'I've got a case for damages' - Hall

Dunedin city councillor and businessman Doug Hall wants more than $1 million from the Dunedin...
Dunedin city councillor and businessman Doug Hall wants more than $1 million from the Dunedin City Council to cover legal costs arising from the State Highway 88 dispute. Photo by Linda Robertson
Dunedin city councillor Doug Hall is threatening to take on the Dunedin City Council again, this time in a fight for more than $1 million in legal costs.

The warning from Cr Hall came as he criticised the behaviour of some council staff during the long-running dispute over the realignment of State Highway 88.

He also defended his own actions, as a councillor taking on the council at ratepayers' expense, saying the dispute was not of his making.

''As a councillor, I shouldn't be costing the council money. But I didn't cost them the money. It's [some] council staff who cost them the money.

''The attitude some of them had to me was bloody appalling,'' he said.

The dispute was thought to have ended on Monday, when it was confirmed Cr Hall had agreed to sell his contractors' yard, beside the new section of SH88, to Emerson's Brewery.

Cr Hall confirmed yesterday he would receive $4.5 million from the sale, but said that would still leave him more than $1 million out of pocket from legal bills and other costs.

As a result, he had instructed his lawyers to approach the council to discuss a compensation package.

''I've got a case for damages against the council, including my legal costs as damages, is the way I understand it.''

Asked if he planned to take the fight to court, if needed, Cr Hall said: ''That's up to the lawyers.''

It would be the latest twist a drawn-out saga, which began when the road was realigned in 2011 and has so far cost the council, and ratepayers, more than $570,000 in legal, traffic management and other costs.

Council chief executive Dr Sue Bidrose would not be drawn yesterday on Cr Hall's legal threat or criticisms.

Instead, in a brief email response to Otago Daily Times questions, she said the council had helped during the sale process ''in every way that has been requested''.

Cr Hall said, as part of the deal with Emerson's, he had been given eight weeks to clean up his site and then depart, meaning he would be gone by Christmas.

His business was moving to Green Island.

That opened the way for Emerson's development of a new multimillion-dollar brewery, warehouse, retail store, bar and restaurant.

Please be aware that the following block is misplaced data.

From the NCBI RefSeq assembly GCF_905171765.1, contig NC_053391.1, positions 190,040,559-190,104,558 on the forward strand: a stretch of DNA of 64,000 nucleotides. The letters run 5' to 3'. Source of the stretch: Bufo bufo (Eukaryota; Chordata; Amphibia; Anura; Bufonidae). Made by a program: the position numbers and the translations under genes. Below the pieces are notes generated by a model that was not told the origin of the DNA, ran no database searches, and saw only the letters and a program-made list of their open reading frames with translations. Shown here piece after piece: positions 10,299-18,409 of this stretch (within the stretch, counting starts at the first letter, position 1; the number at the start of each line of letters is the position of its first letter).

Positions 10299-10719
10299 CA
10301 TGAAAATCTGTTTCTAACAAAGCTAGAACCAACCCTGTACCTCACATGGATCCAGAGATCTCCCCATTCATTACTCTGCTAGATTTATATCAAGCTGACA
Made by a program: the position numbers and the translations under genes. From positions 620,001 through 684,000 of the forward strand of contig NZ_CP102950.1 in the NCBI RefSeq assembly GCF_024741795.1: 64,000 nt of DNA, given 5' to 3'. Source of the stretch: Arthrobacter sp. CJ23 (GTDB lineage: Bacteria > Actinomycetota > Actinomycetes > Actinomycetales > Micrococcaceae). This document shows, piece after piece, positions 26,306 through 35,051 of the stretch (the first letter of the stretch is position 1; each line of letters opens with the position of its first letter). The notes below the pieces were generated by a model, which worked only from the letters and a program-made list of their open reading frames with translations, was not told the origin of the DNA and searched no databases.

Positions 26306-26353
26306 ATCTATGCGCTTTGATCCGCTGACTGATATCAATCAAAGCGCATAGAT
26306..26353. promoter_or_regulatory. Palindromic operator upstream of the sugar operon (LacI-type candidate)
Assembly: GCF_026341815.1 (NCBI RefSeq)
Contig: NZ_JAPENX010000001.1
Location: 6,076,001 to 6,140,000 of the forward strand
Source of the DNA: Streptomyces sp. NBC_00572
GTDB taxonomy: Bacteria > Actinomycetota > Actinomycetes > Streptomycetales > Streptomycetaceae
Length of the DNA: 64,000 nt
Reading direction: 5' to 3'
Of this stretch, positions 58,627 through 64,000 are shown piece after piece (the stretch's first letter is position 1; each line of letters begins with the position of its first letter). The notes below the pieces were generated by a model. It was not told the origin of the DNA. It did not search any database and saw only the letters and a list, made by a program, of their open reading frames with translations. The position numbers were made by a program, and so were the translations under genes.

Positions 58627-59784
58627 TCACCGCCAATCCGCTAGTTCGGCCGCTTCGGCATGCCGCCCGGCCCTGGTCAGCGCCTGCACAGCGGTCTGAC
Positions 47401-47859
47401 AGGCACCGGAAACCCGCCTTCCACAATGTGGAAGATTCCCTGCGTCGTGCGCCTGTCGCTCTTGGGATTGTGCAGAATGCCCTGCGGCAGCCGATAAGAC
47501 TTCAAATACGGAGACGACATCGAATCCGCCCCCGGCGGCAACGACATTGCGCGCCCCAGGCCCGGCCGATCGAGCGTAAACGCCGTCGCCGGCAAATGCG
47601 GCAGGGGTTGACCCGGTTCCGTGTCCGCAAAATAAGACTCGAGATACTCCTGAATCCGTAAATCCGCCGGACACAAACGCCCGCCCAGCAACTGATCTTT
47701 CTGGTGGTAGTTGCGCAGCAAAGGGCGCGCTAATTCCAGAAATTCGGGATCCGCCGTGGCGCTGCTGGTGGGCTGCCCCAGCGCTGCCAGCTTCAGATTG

It would also allow the removal of temporary traffic control measures - two years after they went in - and the activation of traffic lights at the intersection.

The temporary measures had cost ratepayers more than $100,000 by June this year, but council staff did not respond to a request for updated figures yesterday.

It also emerged yesterday the dispute could have been resolved more than a year ago, when a ''multinational company'' approached Cr Hall wanting to buy his yard.

He also received an initial approach by Emerson's about the same time, anonymously through a third party, wanting to buy the site.

Both offers were for appropriate sums, but Cr Hall said he rejected them because he wanted to pursue court action against the council.

''I wasn't interested in selling because, as far as I was concerned, council shit on me, so I was going through the legal process to make everything come right.''

In the end, he agreed to sell to Emerson's only after a second approach from the company earlier this year. It was suggested during the meeting that if he said no to Emerson's for a second time, there was ''a chance it could be taken out of the city'', Cr Hall said.

''I'm a councillor - I'm working for the good of the city'', he said.

''I virtually had no choice. People elected me to do the best for the city, so I put my council hat on and I agreed to it.''

That left him with ''a lot of money down the tube'', and higher costs when his business began operating from a new Green Island site.

But the sale price agreed with Emerson's also ''proved the point'' after years trying to convince the council to buy him out, he said.

''I've tried to negotiate settlement and they [DCC] just tell me I'm too greedy. But I proved the point, because I got the price that I've been asking all along for my bit of land.''

Lion managing director Rory Glass said earlier this week it never contemplated moving Emerson's out of Dunedin.

chris.morris@odt.co.nz

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